Northern Prairie Wildlife Research Center
D. Erran Seaman, USGS, Biological Resources Division, Forest and Rangeland Ecosystem Science Center, Olympic Field Station, 600 E. Park Ave., Port Angeles WA 98362-6798 USA.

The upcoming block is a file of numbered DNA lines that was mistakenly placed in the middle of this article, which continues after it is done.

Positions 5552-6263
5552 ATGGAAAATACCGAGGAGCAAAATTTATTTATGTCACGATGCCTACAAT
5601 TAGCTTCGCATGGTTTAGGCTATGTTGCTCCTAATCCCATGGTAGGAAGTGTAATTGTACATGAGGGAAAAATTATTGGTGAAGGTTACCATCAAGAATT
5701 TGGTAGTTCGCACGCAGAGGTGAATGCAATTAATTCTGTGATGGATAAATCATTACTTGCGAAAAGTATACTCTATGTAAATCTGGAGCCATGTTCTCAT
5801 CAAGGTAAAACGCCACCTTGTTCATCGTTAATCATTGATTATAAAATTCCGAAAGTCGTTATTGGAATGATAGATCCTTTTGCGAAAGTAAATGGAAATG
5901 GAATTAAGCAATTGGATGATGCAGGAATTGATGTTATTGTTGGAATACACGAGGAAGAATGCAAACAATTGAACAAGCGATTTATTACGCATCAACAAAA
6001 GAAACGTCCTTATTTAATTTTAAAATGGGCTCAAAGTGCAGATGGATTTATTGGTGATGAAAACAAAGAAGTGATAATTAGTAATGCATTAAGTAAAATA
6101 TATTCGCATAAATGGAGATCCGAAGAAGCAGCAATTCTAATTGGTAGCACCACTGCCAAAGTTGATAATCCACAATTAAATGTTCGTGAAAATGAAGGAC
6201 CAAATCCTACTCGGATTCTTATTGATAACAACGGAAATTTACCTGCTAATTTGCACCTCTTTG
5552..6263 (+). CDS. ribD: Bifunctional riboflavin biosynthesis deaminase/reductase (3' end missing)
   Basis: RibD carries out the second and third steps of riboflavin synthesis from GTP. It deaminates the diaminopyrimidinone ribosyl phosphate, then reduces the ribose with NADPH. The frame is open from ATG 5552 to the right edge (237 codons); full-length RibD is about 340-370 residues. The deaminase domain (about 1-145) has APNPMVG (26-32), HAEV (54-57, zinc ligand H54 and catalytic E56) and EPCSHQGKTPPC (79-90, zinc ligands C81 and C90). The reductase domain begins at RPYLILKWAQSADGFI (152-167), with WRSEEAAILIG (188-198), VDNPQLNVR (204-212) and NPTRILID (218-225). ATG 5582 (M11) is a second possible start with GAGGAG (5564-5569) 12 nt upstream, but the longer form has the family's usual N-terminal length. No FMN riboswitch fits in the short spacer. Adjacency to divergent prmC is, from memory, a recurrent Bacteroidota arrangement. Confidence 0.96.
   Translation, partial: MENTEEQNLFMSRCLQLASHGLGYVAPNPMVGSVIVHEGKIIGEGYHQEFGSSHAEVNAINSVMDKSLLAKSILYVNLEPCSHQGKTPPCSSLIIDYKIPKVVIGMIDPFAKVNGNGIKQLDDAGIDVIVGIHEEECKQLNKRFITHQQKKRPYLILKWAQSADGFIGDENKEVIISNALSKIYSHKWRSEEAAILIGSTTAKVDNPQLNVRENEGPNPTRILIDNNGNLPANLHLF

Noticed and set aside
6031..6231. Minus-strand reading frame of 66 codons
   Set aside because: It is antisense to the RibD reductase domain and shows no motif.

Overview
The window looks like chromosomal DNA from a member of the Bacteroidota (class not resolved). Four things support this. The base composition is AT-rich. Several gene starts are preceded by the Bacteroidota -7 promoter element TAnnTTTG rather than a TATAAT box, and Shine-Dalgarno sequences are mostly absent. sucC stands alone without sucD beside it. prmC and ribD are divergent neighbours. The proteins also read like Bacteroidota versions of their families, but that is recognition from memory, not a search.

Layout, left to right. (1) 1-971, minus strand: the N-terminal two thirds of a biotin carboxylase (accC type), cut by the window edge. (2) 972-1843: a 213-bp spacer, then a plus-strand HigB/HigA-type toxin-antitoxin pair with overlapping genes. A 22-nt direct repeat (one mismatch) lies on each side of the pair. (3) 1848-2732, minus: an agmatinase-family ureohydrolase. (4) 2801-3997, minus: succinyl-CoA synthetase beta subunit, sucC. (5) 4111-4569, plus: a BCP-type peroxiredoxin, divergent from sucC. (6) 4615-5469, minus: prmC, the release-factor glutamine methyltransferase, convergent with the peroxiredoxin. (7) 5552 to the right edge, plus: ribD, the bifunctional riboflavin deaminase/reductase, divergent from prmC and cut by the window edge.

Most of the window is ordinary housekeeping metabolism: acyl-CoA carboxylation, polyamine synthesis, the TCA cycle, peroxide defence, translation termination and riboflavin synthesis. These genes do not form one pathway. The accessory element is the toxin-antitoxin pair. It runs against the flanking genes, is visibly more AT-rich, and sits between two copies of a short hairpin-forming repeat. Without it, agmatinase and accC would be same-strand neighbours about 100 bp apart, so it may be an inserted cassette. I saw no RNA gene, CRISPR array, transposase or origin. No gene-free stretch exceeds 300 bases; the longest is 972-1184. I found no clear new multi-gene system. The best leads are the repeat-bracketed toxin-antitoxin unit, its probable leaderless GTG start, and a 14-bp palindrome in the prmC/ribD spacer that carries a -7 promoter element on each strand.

Kernel methods for estimating home range are increasing in popularity, but the effect of sample size on their accuracy is not known. I used computer simulations of 10 to 200 points per home range, and compared the accuracy of home range estimates produced by fixed and adaptive kernels, using the "reference" and least squares cross validation (LSCV) methods for determining the amount of smoothing. Simulated home ranges varied from simple to complex shapes, created by mixing normal distributions. I used two measures to assess the accuracy of kernel home range estimates: 1) the size of the 95% home range area; and 2) the relative mean squared error of the surface fit. For both measures, the bias and variance approached an asymptote at about 50 observations per home range. The fixed kernel with LSCV smoothing provided the least biased estimates of the 95% home range area. All kernel methods produced similar surface fit for most simulations, but the fixed kernel with LSCV had the lowest frequency and magnitude of very poor estimates. These results will assist researchers in determining necessary sample sizes for home range studies and in selecting a kernel method for data analysis.